Free, publicly-accessible full text available June 1, 2023
  4. Free, publicly-accessible full text available June 1, 2023
  5. Abstract We report the results of the first joint observation of the KAGRA detector with GEO 600. KAGRA is a cryogenic and underground gravitational-wave detector consisting of a laser interferometer with 3 km arms, located in Kamioka, Gifu, Japan. GEO 600 is a British–German laser interferometer with 600 m arms, located near Hannover, Germany. GEO 600 and KAGRA performed a joint observing run from April 7 to 20, 2020. We present the results of the joint analysis of the GEO–KAGRA data for transient gravitational-wave signals, including the coalescence of neutron-star binaries and generic unmodeled transients. We also perform dedicated searches for binary coalescence signals and generic transientsmore »associated with gamma-ray burst events observed during the joint run. No gravitational-wave events were identified. We evaluate the minimum detectable amplitude for various types of transient signals and the spacetime volume for which the network is sensitive to binary neutron-star coalescences. We also place lower limits on the distances to the gamma-ray bursts analyzed based on the non-detection of an associated gravitational-wave signal for several signal models, including binary coalescences. These analyses demonstrate the feasibility and utility of KAGRA as a member of the global gravitational-wave detector network.« less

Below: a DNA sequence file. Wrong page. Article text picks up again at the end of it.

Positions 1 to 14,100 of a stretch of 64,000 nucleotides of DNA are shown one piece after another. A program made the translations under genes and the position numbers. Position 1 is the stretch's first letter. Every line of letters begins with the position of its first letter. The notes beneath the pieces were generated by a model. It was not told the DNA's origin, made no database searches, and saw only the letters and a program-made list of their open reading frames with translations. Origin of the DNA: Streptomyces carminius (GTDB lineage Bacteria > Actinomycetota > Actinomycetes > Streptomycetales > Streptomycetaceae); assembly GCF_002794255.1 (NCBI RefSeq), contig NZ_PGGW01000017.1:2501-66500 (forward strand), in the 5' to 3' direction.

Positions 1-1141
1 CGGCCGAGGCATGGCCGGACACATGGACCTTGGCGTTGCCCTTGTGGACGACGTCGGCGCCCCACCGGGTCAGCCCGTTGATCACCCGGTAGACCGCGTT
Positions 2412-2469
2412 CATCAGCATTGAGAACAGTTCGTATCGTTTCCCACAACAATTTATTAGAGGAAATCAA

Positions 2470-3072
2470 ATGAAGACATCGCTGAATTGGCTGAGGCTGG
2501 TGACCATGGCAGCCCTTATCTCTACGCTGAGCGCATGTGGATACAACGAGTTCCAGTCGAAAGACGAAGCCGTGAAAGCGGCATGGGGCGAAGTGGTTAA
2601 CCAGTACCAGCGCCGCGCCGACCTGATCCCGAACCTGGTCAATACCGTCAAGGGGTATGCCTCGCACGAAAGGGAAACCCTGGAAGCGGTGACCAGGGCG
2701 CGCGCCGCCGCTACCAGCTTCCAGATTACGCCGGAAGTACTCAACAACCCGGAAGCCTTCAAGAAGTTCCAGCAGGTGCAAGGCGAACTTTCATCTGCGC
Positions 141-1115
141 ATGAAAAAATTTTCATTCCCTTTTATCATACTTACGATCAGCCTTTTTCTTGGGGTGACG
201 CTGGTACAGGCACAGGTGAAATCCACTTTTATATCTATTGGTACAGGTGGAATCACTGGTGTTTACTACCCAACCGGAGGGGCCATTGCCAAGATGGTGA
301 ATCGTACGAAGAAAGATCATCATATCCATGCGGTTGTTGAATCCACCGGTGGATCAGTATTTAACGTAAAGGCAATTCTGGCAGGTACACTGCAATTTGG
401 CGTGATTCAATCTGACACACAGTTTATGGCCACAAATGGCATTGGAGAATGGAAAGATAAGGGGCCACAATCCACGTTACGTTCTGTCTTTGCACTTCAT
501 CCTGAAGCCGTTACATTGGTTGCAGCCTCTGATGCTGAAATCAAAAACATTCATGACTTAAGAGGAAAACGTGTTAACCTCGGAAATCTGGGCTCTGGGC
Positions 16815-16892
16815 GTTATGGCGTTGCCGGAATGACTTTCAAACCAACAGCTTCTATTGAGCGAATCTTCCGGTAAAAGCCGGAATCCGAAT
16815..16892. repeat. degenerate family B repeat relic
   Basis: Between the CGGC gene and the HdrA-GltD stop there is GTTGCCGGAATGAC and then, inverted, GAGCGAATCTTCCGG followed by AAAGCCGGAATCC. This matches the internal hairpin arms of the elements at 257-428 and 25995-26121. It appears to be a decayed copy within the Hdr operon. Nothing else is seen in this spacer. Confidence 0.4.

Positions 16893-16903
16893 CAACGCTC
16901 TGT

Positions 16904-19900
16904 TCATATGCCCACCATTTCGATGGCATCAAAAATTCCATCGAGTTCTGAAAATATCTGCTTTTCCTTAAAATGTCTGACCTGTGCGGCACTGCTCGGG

Free, publicly-accessible full text available June 1, 2023
  6. Free, publicly-accessible full text available May 1, 2023
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  8. Free, publicly-accessible full text available April 1, 2023
  9. Abstract We search for gravitational-wave signals associated with gamma-ray bursts (GRBs) detected by the Fermi and Swift satellites during the second half of the third observing run of Advanced LIGO and Advanced Virgo (2019 November 1 15:00 UTC–2020 March 27 17:00 UTC). We conduct two independent searches: a generic gravitational-wave transients search to analyze 86 GRBs and an analysis to target binary mergers with at least one neutron star as short GRB progenitors for 17 events. We find no significant evidence for gravitational-wave signals associated with any of these GRBs. A weighted binomial test of the combined results finds nomore »evidence for subthreshold gravitational-wave signals associated with this GRB ensemble either. We use several source types and signal morphologies during the searches, resulting in lower bounds on the estimated distance to each GRB. Finally, we constrain the population of low-luminosity short GRBs using results from the first to the third observing runs of Advanced LIGO and Advanced Virgo. The resulting population is in accordance with the local binary neutron star merger rate.« less
    Free, publicly-accessible full text available April 1, 2023
  10. Free, publicly-accessible full text available March 1, 2023